New cervical screening method could save women’s lives in low-income countries

07 October 2016

Study in South Africa and Burkina Faso shows that simple HPV screening could help save lives in places with limited health infrastructure.

Two women sitting in rural South Africa

A project investigating how to increase the effectiveness of cervical cancer screening in South Africa and Burkina Faso, with a focus on women living with HIV, has found evidence which could help improve screening, and save lives, in resource-poor countries.

Cervical cancer is caused by human papillomavirus (HPV) infections, the most common sexually transmitted infection. In healthy women, HPV infection usually takes 10 to 15 years to create lesions which are precursors to cancer. Women living with HIV are not only more vulnerable to persistent HPV infections, but are also likely to develop pre-cancerous lesions more quickly – within six to seven years.
 
Approximately 80% of cervical cancers worldwide occur in developing countries, where cervical cancer accounts for 15% of female cancers compared with just 3.6% in developed countries.

As part of the HARP project, researchers investigated the effectiveness of different methods of cervical cancer screening. The study compared HPV DNA testing, which looks for the presence of DNA belonging to cancer- causing HPV, with other types of screening, including visual inspection of the cervix (traditionally carried out by trained nurses), and analysis of cervical cells (cytology) collected by a smear test (Pap smear).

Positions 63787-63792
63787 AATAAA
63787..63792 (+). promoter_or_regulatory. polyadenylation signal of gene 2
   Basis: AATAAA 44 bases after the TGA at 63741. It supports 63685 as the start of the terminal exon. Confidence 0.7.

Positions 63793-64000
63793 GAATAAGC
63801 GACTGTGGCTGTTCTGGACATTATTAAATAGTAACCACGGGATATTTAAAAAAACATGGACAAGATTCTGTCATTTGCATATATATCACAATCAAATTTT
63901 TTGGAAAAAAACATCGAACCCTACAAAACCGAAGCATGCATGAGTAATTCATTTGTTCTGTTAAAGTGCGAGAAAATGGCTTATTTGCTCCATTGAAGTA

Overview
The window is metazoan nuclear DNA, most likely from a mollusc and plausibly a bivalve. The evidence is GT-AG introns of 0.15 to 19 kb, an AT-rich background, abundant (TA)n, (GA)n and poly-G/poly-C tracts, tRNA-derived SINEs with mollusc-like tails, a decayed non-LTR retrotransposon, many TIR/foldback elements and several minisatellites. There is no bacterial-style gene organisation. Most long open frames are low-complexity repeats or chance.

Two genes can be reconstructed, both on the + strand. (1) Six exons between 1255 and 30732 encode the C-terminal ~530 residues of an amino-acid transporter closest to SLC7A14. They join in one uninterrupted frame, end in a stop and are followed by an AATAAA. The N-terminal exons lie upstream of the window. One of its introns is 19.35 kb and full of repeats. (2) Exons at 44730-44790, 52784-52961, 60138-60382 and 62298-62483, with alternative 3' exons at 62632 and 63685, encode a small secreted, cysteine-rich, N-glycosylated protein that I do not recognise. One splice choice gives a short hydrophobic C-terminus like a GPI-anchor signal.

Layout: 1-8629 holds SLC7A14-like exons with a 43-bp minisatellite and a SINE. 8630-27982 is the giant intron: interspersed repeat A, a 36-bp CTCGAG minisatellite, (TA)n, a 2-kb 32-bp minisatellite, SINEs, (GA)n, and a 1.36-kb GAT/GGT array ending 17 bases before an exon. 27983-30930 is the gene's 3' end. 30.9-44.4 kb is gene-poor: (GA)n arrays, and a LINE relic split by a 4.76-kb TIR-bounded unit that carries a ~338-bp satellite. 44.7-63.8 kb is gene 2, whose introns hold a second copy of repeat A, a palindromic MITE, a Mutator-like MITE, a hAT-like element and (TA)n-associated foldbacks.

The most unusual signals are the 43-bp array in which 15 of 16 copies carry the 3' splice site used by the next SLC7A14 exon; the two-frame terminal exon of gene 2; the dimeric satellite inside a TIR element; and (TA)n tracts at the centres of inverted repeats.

The HPV DNA test is relatively new. A simplified and cheaper version of the test has been specifically developed for use in low resource settings. It is easy to set up and no highly specialised knowledge is required to analyse samples. This makes it particularly appropriate for low-income countries, where specialised medical and laboratory facilities are often few and far between.

The results varied between the countries reflecting differing HIV and HPV infection patterns.

Main findings:

  • Younger women between 25 and 29 years of age  had the highest rate of cancer precursor lesions. This suggests that starting screening at a younger age, especially for those living with HIV, would help diagnose more women in time for treatment.
     
  • In South Africa, cytological analysis was found to be an effective screening method.
     
  • In Burkina Faso, an HPV DNA test combined with a visual inspection could be more useful.
     
  • Almost one quarter of participants in South Africa (22%) had a lesion that should be treated. The percentage in Burkina Faso was much lower at around 5%.
     
  • The high HPV prevalence in South Africa meant the HARP team recommended HPV vaccination for young women living with HIV.

These findings are already shaping cervical cancer screening programmes in other countries in sub-Saharan Africa.

“HPV screening is a new thing for Africa,” explains Philippe Mayaud, HARP project coordinator at the London School of Hygiene & Tropical Medicine.

“The lessons we learnt from Burkina Faso, we managed to transfer to Ghana, another country in West Africa. Ghana has now performed a study looking at HIV-positive and HIV-negative women, comparing cytology and HPV screening. The results seem to be in favour of HPV screening for both groups.”

Photo credit:
©iStock/nini Photos used for illustrated purposes only. They do not imply the health status of any person in the photo.

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